Gunfire at the airport damaged multiple aircraft, including a few A319s and at least one A330.

Here are some photos of some of the damage:

 

Both airports in Tripoli are focal points for fighting. Given their strategic value, they periodically serve as headquarters for various local militias.

HLLT/Tripoli has been more or less completely closed since mid-2014, when at least 90% of the airport’s facilities were destroyed in fighting between local militias. Since then, international flights to and from Tripoli have been using HLLM/Mitiga instead. Technically, HLLT/Tripoli is now only available for VIP, emergency and ambulance flights; but in reality, it should be avoided at all costs.

HLLM/Mitiga is the old military airfield, which is now being used for civilian traffic, since the closure of HLLT/Tripoli. However, the airport has been plagued by violence over the past few years, and has been forced to close a number of times.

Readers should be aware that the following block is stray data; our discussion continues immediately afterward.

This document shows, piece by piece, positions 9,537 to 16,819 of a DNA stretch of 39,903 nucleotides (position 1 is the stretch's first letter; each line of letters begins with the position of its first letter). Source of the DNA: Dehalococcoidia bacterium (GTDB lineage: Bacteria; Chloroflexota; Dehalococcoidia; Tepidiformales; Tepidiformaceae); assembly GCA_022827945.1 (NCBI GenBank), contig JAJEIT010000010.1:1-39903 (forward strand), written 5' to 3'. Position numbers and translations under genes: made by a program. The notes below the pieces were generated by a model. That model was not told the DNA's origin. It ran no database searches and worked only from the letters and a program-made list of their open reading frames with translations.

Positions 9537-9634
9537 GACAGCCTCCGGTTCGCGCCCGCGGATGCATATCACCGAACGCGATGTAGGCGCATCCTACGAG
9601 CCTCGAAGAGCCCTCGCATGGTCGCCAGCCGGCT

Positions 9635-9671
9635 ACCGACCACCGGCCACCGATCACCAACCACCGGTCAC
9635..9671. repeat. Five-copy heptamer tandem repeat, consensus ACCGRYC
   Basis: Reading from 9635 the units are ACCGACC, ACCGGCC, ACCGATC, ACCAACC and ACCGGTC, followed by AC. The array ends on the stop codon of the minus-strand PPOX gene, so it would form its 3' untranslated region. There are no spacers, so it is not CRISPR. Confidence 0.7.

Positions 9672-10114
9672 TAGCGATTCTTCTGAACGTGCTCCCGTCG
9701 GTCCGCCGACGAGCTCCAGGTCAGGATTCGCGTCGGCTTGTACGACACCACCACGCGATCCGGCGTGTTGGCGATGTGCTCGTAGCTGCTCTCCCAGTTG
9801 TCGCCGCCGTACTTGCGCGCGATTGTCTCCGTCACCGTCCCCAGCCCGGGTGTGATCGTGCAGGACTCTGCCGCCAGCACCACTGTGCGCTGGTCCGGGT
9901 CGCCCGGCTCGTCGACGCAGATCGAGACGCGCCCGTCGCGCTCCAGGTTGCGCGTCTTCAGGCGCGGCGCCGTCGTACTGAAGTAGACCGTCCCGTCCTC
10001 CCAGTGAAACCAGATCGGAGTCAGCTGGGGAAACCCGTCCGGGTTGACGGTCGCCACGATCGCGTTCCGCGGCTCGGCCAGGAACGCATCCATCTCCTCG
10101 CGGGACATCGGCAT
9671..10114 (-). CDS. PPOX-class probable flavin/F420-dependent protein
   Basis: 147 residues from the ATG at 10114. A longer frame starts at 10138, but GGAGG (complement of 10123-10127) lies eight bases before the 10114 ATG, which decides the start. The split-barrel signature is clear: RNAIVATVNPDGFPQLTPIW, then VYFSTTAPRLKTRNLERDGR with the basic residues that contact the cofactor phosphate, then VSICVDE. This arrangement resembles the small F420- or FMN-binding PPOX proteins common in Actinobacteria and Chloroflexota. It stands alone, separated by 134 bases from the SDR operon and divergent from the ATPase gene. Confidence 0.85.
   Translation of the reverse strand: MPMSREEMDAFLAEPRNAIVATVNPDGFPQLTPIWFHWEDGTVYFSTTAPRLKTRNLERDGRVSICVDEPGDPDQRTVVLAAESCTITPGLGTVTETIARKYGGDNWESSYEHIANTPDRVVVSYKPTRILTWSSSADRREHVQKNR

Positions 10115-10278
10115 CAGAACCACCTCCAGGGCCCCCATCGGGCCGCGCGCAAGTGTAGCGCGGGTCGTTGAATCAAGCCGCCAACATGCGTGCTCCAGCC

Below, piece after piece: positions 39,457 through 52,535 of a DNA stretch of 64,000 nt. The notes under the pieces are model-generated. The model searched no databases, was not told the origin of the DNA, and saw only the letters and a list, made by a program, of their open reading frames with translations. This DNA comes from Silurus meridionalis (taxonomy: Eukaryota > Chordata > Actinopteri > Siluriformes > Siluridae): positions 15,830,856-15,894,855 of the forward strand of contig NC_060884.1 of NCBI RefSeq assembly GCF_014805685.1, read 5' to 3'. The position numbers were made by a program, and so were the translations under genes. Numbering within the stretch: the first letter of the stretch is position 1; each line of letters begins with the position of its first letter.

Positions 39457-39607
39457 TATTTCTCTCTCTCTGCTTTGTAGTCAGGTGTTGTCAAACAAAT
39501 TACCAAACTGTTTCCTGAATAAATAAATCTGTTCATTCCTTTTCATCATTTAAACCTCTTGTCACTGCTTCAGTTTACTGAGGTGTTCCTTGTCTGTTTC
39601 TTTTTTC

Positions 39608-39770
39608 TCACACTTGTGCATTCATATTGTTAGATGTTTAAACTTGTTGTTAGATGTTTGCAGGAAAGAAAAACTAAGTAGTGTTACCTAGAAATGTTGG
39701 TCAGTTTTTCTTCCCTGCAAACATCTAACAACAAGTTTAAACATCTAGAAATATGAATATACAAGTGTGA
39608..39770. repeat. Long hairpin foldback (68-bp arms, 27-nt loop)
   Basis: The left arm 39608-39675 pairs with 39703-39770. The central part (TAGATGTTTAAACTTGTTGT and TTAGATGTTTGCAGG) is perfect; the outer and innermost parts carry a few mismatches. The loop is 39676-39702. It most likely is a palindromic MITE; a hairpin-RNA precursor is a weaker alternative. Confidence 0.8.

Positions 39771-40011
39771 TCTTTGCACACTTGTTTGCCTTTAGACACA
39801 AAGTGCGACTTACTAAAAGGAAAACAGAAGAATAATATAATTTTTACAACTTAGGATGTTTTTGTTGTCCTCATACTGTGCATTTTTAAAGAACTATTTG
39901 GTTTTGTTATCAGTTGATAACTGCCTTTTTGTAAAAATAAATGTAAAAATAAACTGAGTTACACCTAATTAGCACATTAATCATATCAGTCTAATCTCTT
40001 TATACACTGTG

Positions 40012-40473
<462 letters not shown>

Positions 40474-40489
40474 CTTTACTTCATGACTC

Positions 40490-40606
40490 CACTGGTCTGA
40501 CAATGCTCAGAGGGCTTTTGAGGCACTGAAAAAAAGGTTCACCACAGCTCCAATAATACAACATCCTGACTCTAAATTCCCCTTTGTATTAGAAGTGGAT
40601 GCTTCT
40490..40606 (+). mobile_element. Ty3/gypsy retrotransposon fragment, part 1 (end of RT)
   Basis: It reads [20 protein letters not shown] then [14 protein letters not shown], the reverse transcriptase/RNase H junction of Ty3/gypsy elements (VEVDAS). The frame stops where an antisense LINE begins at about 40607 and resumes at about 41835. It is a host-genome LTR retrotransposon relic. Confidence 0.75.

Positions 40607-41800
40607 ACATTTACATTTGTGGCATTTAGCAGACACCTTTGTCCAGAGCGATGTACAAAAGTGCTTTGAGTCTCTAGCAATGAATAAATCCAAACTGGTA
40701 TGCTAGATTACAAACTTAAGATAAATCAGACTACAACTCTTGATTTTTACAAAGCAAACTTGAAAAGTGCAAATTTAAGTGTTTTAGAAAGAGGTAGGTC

Back in July 2017, we reported on the intense fighting that took place at Mitiga airport where 5 people were killed and 32 injured, and then on 19 Oct 2017, a Libyan Airlines A330 at the airport was hit by gunfire during an exchange of fire between local militia in the district directly south of the airport.

A number of countries already have blanket warnings in place against operating to Libya, and they all say pretty much the same thing: avoid the entire country – don’t land at any airport, don’t even overfly.

So we suggest you ignore whatever gets pumped out on the HLLL FIR Notams about airports being “AVAILABLE H24 FOR INTERNATIONAL FLIGHTS AND EN-ROUTE DIVERSIONS”. (You can read that nonsense in full by clicking here.)

Libya remains categorised as a Level One country (Do Not Fly) at safeairspace.net


					
		

Libya: it’s simple – don’t land, don’t overfly.